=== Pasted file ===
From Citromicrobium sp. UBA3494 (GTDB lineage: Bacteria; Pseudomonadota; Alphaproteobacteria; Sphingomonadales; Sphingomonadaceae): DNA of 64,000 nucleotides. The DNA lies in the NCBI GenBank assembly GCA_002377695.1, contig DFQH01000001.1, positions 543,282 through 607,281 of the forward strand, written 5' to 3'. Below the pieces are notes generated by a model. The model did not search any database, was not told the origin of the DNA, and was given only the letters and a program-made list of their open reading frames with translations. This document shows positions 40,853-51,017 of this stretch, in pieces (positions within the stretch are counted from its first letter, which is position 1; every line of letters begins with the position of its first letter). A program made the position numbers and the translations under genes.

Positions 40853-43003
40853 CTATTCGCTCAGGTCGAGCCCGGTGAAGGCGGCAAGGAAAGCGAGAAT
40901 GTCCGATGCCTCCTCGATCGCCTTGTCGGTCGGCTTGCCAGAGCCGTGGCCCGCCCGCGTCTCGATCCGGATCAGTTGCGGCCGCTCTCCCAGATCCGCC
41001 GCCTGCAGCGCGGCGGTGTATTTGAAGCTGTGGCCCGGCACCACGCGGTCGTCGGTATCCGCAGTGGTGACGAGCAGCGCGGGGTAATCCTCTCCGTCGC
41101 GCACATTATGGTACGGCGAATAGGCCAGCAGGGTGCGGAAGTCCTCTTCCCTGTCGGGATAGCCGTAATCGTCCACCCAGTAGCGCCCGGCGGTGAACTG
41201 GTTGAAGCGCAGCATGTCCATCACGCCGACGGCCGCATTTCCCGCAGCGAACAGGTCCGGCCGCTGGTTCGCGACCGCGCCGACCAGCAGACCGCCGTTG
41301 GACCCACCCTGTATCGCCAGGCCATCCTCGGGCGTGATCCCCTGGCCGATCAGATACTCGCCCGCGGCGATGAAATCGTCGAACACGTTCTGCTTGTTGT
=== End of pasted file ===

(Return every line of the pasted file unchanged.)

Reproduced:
From Citromicrobium sp. UBA3494 (GTDB lineage: Bacteria; Pseudomonadota; Alphaproteobacteria; Sphingomonadales; Sphingomonadaceae): DNA of 64,000 nucleotides. The DNA lies in the NCBI GenBank assembly GCA_002377695.1, contig DFQH01000001.1, positions 543,282 through 607,281 of the forward strand, written 5' to 3'. Below the pieces are notes generated by a model. The model did not search any database, was not told the origin of the DNA, and was given only the letters and a program-made list of their open reading frames with translations. This document shows positions 40,853-51,017 of this stretch, in pieces (positions within the stretch are counted from its first letter, which is position 1; every line of letters begins with the position of its first letter). A program made the position numbers and the translations under genes.

Positions 40853-43003
40853 CTATTCGCTCAGGTCGAGCCCGGTGAAGGCGGCAAGGAAAGCGAGAAT
40901 GTCCGATGCCTCCTCGATCGCCTTGTCGGTCGGCTTGCCAGAGCCGTGGCCCGCCCGCGTCTCGATCCGGATCAGTTGCGGCCGCTCTCCCAGATCCGCC
41001 GCCTGCAGCGCGGCGGTGTATTTGAAGCTGTGGCCCGGCACCACGCGGTCGTCGGTATCCGCAGTGGTGACGAGCAGCGCGGGGTAATCCTCTCCGTCGC
41101 GCACATTATGGTACGGCGAATAGGCCAGCAGGGTGCGGAAGTCCTCTTCCCTGTCGGGATAGCCGTAATCGTCCACCCAGTAGCGCCCGGCGGTGAACTG
41201 GTTGAAGCGCAGCATGTCCATCACGCCGACGGCCGCATTTCCCGCAGCGAACAGGTCCGGCCGCTGGTTCGCGACCGCGCCGACCAGCAGACCGCCGTTG
41301 GACCCACCCTGTATCGCCAGGCCATCCTCGGGCGTGATCCCCTGGCCGATCAGATACTCGCCCGCGGCGATGAAATCGTCGAACACGTTCTGCTTGTTGT